What exactly is food insecurity? The US Department of Agriculture (USDA) defines food insecurity as a lack of consistent access to enough food for an active, healthy life. This is a serious problem among women, mainly because women are more likely to be income-poor than men and so more vulnerable to food insecurity, according to the World Food Programme. Unequal access to education and employment reinforces this. When women are poorly educated and have few employment opportunities, they have little chance of escaping poverty and food insecurity. Education gives women the skills that they need to get a good job, and good jobs bring in money, making it easier to buy enough food to eat well. Lack of education among women can also reinforce gender inequalities. The Centre for Global Education states that sending children to school is often seen as a better investment for boys than it is for girls. If girls are only likely to have low paid jobs in the future, their families may sometimes decide that they are better off staying at home and doing domestic work – or getting married early. This reduces the potential earnings of women in the workforce and make families and communities more likely to experience food insecurity. By ensuring that women have access to education and training to at least secondary level, these sorts of gender inequalities can be broken down. After all, educated women are better able to support themselves, make sure their children are well fed and escape from abusive relationships. And studies show that when women are able to support themselves and their families, health and nutrition indicators immediately begin to rise. Providing better chances for women to find a good job is also key to addressing food insecurity. USAID says that if women farmers had the same access to resources as men, the number of hungry people worldwide could be reduced by up to 150 million. However, women are often not given the same training, extension services or access to higher paid commercial dealings in agriculture – particularly in developing countries. This prevents them from producing efficient, profitable yields from their crops and perpetuates the cycle of poverty and malnutrition. It’s clear that ensuring women have both equal access to education and employment opportunities is crucial in addressing food insecurity. This is a point that is backed up by the Food and Agriculture Organization, which states that improving education for women is one of the many important aspects of breaking the cycle of hunger and poverty.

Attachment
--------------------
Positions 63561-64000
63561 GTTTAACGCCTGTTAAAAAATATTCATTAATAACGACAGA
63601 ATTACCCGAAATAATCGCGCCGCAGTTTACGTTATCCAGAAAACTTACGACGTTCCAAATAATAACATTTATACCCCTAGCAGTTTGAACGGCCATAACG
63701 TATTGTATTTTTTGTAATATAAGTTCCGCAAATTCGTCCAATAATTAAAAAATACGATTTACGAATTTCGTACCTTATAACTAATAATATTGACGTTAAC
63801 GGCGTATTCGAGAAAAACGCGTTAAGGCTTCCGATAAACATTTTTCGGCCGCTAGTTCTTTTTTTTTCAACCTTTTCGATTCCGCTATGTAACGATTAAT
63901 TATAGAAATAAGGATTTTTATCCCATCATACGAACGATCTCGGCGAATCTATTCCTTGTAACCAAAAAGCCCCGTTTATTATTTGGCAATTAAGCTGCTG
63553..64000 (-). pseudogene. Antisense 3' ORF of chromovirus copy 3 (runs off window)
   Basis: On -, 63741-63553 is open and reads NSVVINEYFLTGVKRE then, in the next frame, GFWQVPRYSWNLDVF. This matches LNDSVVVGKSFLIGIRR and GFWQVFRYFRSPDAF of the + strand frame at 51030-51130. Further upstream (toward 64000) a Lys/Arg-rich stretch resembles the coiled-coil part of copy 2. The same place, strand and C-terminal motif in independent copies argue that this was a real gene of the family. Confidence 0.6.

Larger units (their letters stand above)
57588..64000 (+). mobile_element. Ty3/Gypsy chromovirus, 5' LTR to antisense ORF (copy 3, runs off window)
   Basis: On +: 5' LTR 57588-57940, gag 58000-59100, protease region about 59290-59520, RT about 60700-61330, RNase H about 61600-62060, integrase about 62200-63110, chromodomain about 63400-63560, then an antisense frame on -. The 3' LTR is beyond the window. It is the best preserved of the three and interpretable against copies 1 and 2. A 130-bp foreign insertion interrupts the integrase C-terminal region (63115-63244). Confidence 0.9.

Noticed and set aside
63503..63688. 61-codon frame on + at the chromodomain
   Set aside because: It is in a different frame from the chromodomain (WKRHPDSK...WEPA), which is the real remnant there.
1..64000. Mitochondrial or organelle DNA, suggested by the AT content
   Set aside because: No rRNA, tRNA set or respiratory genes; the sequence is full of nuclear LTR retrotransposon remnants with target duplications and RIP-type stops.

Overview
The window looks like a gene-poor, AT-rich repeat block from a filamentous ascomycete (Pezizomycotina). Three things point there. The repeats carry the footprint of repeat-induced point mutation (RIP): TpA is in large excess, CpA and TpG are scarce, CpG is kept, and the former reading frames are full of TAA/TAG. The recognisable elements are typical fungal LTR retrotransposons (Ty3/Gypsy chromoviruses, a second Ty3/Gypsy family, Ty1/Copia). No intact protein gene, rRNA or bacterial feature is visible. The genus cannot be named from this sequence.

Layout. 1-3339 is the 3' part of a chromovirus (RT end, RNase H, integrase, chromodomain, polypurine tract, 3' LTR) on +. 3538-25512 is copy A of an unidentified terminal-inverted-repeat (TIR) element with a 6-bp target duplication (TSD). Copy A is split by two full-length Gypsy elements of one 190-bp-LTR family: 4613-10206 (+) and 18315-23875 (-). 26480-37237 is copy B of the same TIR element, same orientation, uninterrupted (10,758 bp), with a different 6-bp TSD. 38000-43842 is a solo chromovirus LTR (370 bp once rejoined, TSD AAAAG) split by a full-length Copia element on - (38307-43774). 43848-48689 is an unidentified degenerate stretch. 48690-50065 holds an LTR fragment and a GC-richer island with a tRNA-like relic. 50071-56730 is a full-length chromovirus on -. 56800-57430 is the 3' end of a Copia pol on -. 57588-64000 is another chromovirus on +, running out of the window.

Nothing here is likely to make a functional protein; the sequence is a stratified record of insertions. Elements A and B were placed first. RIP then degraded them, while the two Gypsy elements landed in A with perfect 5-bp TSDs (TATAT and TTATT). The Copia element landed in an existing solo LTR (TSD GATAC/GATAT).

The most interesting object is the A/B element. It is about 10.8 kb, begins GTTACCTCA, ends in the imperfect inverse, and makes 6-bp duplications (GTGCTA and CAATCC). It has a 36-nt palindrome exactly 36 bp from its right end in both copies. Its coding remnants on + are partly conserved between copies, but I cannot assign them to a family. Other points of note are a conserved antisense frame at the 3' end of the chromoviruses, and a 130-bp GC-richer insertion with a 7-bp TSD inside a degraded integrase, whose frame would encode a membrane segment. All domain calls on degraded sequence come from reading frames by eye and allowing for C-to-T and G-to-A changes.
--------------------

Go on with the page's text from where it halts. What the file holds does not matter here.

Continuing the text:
Impact of Food Insecurity on Women’s Health and Well-being

Food insecurity, like that experienced by many women, has been linked to less healthy diets and poor nutrition. It comes as no surprise that malnourishment is more prevalent in food insecure households, with this being a major concern for those who suffer from not having enough to eat. Research has shown that food insecurity not only affects what you eat, but also how often you eat, which can lead to negative health outcomes such as a weaker immune system and low energy levels thus impacting on mental health such as stress and depression. In terms of the physical impacts of malnutrition, it can lead to various conditions and diseases: scurvy from lack of vitamin C, anaemia caused by low iron intake, and rickets from a vitamin D deficiency. Women in particular are at a much higher risk of developing these diseases because they require a higher intake of certain nutrients than men. This would also impact a woman’s menstrual cycle, leading to irregular periods or in some cases it stopping altogether. An irregular menstrual cycle could then have further implications on a woman’s health if she does become pregnant, as it increases the risk of complications. Mental health issues are also prevalent for those experiencing food insecurity, such as high levels of anxiety and depression. The worry of not being able to provide nutritious meals for yourself or your children alongside the stress of having to skip meals can take a serious toll on mental wellbeing. High levels of depression can then further the cycle of food insecurity, as depressed parents are less likely to engage in pursuits that would enrich both their lives and those of their children, such as cooking a nutritious meal. All of these factors contribute to a significant decline in health for women experiencing food insecurity, both mentally and physically.